When the Indian Super League began in late 2014, India became one of the very few countries in the world to have two league competitions. The ISL and the more conventional I-League remain two separate tournaments. However, it has often been suggested that the merger of the two leagues would be better for the development of the game in the country.
At the start of the ISL, many major I-League sides refused to release their players for the newly-formed league. However, if the two competitions merge, stakeholders in both the entities will have a common ground to work on. The pool of teams in the I-League can be improved and the league can expand from its current 11-team size. Many lesser Indian players, who failed to earn big-money contracts with the ISL, will be able to flourish while playing with illustrious foreign players and managers. All these factors will greatly contribute to the betterment of the game in country and perhaps help with the development of the national team, who have been abject at the ongoing World Cup qualifying matches. It will also prevent burnout as players wouldn’t be forced in to playing two highly competitive leagues every year.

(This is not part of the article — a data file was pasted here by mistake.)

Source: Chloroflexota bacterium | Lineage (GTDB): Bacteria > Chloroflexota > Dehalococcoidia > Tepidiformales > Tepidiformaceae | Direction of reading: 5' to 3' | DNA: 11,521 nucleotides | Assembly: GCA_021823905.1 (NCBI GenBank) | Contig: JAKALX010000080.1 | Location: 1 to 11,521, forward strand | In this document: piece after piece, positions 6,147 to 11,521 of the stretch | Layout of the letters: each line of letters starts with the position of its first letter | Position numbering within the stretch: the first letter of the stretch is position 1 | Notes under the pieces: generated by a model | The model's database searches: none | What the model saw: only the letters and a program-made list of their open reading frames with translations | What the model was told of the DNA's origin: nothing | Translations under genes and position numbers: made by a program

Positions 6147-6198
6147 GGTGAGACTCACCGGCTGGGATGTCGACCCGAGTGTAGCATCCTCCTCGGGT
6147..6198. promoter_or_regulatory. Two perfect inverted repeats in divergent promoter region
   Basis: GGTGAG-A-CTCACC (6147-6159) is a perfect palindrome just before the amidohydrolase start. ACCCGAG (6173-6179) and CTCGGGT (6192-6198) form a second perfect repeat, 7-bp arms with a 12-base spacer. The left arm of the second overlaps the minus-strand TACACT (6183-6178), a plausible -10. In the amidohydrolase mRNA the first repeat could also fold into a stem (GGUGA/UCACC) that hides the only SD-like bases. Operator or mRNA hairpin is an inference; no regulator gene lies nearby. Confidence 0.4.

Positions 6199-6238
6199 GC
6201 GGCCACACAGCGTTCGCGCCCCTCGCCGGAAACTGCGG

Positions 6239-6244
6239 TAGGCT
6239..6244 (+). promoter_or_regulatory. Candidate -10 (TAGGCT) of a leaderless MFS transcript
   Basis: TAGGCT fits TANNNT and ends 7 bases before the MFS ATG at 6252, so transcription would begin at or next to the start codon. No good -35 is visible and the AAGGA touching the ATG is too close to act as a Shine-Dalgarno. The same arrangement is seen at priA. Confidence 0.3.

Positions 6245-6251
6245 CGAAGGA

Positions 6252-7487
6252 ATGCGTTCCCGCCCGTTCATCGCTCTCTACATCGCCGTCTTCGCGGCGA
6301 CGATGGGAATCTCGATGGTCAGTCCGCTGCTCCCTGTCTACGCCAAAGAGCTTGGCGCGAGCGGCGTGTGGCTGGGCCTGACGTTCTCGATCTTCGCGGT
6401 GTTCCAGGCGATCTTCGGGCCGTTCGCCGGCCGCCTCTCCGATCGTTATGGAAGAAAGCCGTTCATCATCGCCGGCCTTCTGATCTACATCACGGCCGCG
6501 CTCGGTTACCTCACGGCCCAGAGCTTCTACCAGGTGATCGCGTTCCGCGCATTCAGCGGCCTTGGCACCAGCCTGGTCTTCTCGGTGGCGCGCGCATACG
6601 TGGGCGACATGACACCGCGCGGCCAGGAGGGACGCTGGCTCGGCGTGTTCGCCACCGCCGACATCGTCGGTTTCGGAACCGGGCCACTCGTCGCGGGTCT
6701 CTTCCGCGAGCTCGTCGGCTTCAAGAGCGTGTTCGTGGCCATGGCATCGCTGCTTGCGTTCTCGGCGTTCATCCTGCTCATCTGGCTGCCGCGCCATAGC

The ISL has done a great job of attracting celebrities to the beautiful game. Well known personalities like Nita Ambani, Sachin Tendulkar, Sourav Ganguly and Ranbir Kapoor amongst others are closely associated with teams in the newly-formed league and their active involvement with the venture has played a significant part in attracting new viewers to the beautiful game. At a time when football has struggled for attention in competition with other sports, it is great for new fans to flock to the stadiums to cheer for their local teams.
The short duration of the tournament ensures that the celebrities involved with the teams are actively seen with their sides. If the ISL merges with the traditional I-League, the same would be hard to ensure. Also, the corporate investment in the ISL is no match to what I-League attracts and the merger of the two can significantly impact investment which may slow down the much-needed traction that football is finally getting in the country.